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Christmas tail: Europe deal could slow yuletide lobster biz

  • FILE - In this Thursday, Dec. 10, 2015, file photo, live lobsters are packed and weighed for overseas shipment at the Maine Lobster Outlet in York, Maine. A trade deal between Canada and the European Union, which gets rid of tariffs on Canadian lobster exports, could have a negative affect for the U.S. at Christmastime 2017. (AP Photo/Robert F. Bukaty, File) Robert F. Bukaty



Associated Press
Sunday, December 17, 2017

A trade deal between Canada and the European Union could amount to a lump of coal for the U.S. seafood industry at Christmastime.

The Christmas season is typically a busy time of year for American seafood exporters, as the type of lobster that is native to North America is popular in some European countries around the holiday. But Canada and the EU brokered a deal this year that gets rid of tariffs on Canadian lobster exports to the 28-nation bloc.

Canada, the world’s other major lobstering nation, is now at an economic advantage over the U.S. Members of the U.S. lobster industry, which is based in New England, said exports to Europe have been pretty typical this year, but they’re worried about the future.

“Dealing with Christmas orders, there’s going to be more pressure, and then the next year there’s going to be even more,” said Spencer Fuller, a lobster buyer for Cozy Harbor Seafood in Portland, Maine. “It’s on the horizon.”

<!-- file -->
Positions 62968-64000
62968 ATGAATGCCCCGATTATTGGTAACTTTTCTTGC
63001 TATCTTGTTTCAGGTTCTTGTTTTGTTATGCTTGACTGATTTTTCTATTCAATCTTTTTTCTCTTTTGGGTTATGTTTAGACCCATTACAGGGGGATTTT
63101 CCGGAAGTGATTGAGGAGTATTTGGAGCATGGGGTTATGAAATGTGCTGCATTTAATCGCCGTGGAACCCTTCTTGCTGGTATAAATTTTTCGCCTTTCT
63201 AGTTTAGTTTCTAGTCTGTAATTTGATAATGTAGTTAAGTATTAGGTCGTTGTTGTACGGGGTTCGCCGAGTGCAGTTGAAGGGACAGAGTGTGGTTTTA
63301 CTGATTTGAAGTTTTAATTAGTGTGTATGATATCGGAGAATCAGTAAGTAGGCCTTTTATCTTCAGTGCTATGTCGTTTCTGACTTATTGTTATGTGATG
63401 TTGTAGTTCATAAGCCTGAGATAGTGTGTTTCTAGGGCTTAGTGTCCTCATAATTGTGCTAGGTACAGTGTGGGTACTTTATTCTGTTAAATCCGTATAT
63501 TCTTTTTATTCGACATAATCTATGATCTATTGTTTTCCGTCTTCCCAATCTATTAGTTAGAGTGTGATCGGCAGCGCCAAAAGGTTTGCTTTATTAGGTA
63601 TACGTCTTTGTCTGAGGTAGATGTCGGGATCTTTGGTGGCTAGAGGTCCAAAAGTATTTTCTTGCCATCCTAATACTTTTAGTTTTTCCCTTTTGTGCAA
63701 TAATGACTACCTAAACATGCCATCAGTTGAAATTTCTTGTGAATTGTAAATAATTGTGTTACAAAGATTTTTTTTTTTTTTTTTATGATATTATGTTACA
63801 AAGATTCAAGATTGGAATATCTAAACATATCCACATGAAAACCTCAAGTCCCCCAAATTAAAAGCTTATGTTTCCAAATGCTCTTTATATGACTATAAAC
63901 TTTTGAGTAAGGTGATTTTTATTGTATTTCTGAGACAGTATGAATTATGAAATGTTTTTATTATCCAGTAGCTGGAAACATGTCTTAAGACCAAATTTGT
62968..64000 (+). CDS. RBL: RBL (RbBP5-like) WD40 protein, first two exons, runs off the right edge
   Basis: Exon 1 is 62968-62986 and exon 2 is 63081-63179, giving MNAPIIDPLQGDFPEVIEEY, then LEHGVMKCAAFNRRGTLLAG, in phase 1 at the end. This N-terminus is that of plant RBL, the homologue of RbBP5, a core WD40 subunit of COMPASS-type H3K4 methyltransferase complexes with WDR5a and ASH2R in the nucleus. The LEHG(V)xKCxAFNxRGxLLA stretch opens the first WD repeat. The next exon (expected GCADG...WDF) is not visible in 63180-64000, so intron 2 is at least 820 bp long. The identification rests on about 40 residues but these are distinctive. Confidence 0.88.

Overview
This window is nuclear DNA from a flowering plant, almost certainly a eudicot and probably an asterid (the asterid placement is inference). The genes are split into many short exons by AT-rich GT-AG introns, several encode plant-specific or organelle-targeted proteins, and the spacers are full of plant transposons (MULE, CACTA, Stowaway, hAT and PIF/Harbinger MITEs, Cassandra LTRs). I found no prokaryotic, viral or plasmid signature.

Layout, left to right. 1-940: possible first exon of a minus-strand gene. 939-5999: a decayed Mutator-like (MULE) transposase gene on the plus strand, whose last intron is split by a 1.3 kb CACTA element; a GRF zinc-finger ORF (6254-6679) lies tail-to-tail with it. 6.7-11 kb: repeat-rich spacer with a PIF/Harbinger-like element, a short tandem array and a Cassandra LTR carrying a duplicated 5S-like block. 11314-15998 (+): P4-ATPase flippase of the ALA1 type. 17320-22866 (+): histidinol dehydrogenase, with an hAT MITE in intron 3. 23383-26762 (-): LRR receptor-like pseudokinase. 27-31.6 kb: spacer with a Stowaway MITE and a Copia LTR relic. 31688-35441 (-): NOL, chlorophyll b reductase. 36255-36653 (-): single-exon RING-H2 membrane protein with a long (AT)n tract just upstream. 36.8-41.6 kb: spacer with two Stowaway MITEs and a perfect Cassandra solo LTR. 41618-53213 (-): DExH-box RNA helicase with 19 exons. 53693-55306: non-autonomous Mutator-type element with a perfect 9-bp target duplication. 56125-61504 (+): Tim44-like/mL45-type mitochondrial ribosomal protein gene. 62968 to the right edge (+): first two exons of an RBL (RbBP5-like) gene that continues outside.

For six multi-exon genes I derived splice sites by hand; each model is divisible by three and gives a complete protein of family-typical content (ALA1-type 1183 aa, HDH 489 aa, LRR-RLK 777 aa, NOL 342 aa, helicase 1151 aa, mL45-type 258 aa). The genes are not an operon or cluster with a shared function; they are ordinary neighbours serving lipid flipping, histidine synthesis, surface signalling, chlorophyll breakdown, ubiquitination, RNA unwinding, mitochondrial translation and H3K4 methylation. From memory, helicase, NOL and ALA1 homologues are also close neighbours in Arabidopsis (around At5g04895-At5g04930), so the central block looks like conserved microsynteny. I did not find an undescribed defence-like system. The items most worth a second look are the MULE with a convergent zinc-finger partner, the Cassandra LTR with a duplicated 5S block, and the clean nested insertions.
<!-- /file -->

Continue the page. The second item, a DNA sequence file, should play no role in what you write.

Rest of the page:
The new trade rules, called the Canada-European Union Comprehensive Economic and Trade Agreement Implementation Act, or CETA, cleared their final hurdle in May. The tariffs for fish and seafood had been averaging 11 percent, and the EU is the biggest importer of seafood in the world, importing nearly $300 million in American and Canadian lobster last year.

The rules are taking effect as American lobster exports to some key European nations have tailed somewhat in recent years. Exports to France fell from more than $42 million in 2006 to less than $27 million in 2016. Spain’s imports dipped from $51.6 million to $42.6 million in that time, and business is also down slightly in Italy, another major importer.

Canada’s lobster exports to the European Union, measured in Canadian dollars, grew from about $88 million in 2013 to more than $192 million last year, according to statistics provided by the Canadian government.

Meanwhile, lobster exports to Asia have exploded. China imported less than $800,000 in U.S. lobsters in 2006 and took in more than $108 million last year.

The trade rules could instead end up hurting American shippers during slower parts of the year, said Stephanie Nadeau, owner of The Lobster Company in Arundel, Maine. There might be enough demand to go around in busy times such as Christmas, but it could dry up during the slow season, she said.